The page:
Saturday, July 14, 2012

A parishioner's notes on a sermon on Luke 23:22-25


Text:  Luke 23:22 to 25 (Lord’s Supper service)

Reading:  Luke 23: 1-25

In previous Lord’s Supper sermons we’ve discussed portions of the form:

“There he was bound that he might free us from our sins.”

“He suffered countless insults that we might never be put to shame.”

Now we’ll focus on:

“Though innocent, he was condemned to death that we might be acquitted at the judgement seat of God.”

Jesus was proclaimed innocent seven times, by seven different people:

1.       The high priest and Sanhedrin (Matt 26:57ff).  When Jesus’ trial began they were looking for false evidence so that they could put him to death, but they couldn’t find any though many false witnesses came forward.  They knew Jesus was innocent.

2.       Judas, who betrayed him (Matt 27:4) said, “I have sinned in betraying innocent blood.”

3.       Pilate was relieved that Jesus belonged to Herod’s jurisdiction, but Herod could not condemn him.  (Luke 23:15)  Herod found no basis for the charges against him. 

4.       Pilate’s wife (Matt 27:19) sent a message telling Pilate, “Don’t have anything to do with that innocent man.”

5.       Pilate himself declared Jesus innocent.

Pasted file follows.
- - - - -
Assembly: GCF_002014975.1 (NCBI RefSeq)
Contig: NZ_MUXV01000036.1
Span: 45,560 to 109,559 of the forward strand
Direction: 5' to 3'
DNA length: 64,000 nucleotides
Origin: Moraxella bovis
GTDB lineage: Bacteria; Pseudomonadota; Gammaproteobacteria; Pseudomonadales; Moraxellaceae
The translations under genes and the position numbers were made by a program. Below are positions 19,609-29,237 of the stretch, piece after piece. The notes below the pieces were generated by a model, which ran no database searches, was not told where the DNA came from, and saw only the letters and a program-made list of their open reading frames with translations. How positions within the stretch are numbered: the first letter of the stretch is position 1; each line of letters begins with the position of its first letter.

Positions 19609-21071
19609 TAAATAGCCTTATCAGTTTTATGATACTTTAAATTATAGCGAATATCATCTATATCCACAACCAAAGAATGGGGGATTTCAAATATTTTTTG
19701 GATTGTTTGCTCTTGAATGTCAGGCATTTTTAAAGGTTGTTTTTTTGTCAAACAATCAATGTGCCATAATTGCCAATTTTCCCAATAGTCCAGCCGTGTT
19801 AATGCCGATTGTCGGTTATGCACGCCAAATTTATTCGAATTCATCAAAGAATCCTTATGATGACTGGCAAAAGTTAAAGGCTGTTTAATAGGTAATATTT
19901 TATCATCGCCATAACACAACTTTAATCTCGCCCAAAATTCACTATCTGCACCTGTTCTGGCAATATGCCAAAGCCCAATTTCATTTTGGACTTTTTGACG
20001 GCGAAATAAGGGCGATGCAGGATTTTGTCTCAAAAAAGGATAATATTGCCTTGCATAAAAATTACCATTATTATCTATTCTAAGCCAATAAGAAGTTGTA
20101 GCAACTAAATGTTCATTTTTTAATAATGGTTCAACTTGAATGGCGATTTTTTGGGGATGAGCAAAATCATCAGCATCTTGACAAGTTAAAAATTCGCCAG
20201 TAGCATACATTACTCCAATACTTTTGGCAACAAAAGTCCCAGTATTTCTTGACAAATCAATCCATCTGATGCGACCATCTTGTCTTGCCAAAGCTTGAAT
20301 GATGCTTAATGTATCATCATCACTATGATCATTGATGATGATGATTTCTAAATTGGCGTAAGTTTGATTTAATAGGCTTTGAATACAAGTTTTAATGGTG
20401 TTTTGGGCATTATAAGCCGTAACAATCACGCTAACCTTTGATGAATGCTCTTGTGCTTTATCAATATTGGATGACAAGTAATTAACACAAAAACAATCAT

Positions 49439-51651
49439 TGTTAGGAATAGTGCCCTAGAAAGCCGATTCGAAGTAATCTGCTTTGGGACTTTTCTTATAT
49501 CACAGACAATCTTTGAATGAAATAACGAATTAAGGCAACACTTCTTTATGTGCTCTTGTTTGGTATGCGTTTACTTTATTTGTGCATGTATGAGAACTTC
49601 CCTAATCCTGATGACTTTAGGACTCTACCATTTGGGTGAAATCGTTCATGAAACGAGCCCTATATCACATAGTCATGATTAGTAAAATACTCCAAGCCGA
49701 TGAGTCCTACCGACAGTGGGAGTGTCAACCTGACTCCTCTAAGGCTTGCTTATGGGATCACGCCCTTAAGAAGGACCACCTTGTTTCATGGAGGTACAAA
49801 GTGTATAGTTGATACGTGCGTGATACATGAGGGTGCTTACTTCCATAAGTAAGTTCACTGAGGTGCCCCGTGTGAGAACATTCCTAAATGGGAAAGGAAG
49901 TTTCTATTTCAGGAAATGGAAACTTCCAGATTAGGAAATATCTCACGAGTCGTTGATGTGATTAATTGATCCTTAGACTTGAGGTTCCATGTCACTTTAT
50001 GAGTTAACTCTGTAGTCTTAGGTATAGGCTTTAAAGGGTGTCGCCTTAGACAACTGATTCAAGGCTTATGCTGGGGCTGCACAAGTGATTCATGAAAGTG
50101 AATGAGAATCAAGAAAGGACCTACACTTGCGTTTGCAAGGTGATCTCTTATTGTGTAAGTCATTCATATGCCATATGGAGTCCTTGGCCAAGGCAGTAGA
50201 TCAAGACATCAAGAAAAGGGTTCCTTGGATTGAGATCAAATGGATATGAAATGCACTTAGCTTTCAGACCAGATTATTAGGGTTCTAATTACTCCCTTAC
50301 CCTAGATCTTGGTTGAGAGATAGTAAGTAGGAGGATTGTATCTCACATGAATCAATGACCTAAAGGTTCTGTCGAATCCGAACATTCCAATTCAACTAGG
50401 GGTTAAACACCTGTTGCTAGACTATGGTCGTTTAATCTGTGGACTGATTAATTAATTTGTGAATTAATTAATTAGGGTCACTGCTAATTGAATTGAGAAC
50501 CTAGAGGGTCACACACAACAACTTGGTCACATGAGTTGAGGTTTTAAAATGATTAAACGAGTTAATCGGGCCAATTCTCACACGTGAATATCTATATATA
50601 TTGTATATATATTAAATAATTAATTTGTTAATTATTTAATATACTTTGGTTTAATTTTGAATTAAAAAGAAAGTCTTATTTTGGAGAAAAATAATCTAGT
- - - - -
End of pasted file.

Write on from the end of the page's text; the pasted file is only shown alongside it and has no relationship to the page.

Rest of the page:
6.       One of the criminals crucified with him (Luke 23:39ff) said he had done nothing wrong.

7.       The centurion said that surely this was a righteous man.  (Luke 23:47)

These are the human testimonies to Jesus’ innocence.  The Lord God also testified to Christ’s innocence by raising him from the dead (Acts 2:24).  It was impossible for death to hold onto him because he was innocent.  Thus the Holy Spirit vindicated Jesus. 

Why did Jesus die if he was innocent?  Because our sins were placed upon him.  He was put to death for our sins.  Therefore confess your sins.  Jesus died that we might live with him in perfection.  Not only is Jesus ‘not guilty’. He is also innocent, a much deeper and broader quality.  We are also innocent, but only in Christ. 

Sermon by Pastor George on July 8, 2012. Notes, errors, and omissions by NPS.

No comments: